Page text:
In order to achieve an effective lightning protection system, soil resistivity is a crucial factor when considering any electrical grounding design – it describes the degree to which the soil will resist the flow of electricity and must always be taken into account when designing systems reliant on the current passing through the surface of the earth.

  
Testing is a vital part of the system installation, as soil quality varies from place to place. Factors affecting the soil resistivity include temperature, moisture and chemical content. The geology of the particular area also plays a part, as significantly different soil conditions may exist only a short distance away from each other.
  
The process of soil resistivity testing comprises measuring an amount of soil to ascertain its conductivity, using the relevant equipment. To provide maximum protection, the resulting data is recorded and used as a basis to create the most appropriate system.
  
From simple electrical designs, to dedicated low-resistance grounding systems, including the more complex ground potential rise issues, the importance of soil resistivity testing is the same when creating every kind of lightning protection system. A good soil model is the basis of all grounding designs.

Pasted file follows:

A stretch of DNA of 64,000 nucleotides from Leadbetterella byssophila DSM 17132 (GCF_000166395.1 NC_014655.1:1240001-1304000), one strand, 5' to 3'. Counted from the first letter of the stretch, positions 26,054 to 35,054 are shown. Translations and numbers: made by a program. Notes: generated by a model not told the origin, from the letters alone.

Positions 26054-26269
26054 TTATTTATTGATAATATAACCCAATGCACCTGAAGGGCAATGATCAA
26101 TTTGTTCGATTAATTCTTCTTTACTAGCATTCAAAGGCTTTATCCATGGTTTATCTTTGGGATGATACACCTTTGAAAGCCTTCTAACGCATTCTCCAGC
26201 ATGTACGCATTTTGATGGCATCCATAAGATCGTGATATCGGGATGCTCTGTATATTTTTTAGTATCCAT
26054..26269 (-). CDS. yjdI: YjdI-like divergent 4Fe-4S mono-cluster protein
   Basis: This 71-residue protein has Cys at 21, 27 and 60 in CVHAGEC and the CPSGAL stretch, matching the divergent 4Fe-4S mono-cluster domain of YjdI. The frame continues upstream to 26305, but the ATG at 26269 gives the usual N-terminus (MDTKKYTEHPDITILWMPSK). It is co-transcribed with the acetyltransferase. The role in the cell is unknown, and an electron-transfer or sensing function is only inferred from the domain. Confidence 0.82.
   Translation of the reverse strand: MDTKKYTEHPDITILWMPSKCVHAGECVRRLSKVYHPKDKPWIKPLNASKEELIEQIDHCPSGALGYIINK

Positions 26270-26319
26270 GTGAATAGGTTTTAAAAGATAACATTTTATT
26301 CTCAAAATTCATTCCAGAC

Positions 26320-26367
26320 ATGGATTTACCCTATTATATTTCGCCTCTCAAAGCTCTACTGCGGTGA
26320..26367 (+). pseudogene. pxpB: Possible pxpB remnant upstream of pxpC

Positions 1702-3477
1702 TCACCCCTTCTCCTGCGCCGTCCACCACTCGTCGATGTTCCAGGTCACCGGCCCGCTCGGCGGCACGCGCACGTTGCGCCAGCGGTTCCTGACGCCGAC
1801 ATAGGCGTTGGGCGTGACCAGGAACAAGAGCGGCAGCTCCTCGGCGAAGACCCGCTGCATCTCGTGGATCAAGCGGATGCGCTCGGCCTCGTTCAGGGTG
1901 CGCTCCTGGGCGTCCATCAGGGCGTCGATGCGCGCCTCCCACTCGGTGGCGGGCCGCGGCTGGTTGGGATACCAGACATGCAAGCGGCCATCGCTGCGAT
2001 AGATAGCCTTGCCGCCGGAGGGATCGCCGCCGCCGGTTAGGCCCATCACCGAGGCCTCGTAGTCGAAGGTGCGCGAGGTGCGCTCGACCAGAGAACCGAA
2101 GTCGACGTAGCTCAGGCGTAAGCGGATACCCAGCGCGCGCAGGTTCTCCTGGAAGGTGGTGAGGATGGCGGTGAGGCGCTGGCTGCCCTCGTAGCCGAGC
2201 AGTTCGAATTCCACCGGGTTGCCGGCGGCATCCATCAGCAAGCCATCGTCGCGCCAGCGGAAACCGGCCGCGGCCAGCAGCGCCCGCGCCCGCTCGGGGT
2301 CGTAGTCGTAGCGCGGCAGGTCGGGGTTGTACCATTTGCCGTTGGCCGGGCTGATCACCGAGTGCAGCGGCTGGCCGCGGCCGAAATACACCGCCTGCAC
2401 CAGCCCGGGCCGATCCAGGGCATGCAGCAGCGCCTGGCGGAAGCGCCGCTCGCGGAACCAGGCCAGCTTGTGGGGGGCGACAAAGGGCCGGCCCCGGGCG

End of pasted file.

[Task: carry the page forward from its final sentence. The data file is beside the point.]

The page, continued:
Our experienced team will carry out a detailed study to measure the ground’s capacity in relation to an electrical current, analysing our findings for new earthing systems. Electrical resistivity is expressed in ohm-metres. The test comprises placing probes into the soil to measure the resistivity.
  
Using computer software, the raw data is then processed to calculate the actual resistivity of the soil. The testing is carried out as close to the planned grounding system as possible. It is important that electrical interference doesn’t cause unwanted signal noise to enter the meter.
  
Care must also be taken to ensure no metallic objects are “short-cutting” the electrical path between the probes. This is achieved by ensuring the relevant distance is maintained between the pins and any buried metallic structures.
  
Once the soil resistivity measurements have been determined, the design of the new lightning protection system can begin. The earthing system plays a crucial role: it safely dissipates the lightning currents to the ground and is fundamental in the effective operation of the surge protection devices. Hence the importance of soil resistivity testing cannot be over-emphasised.

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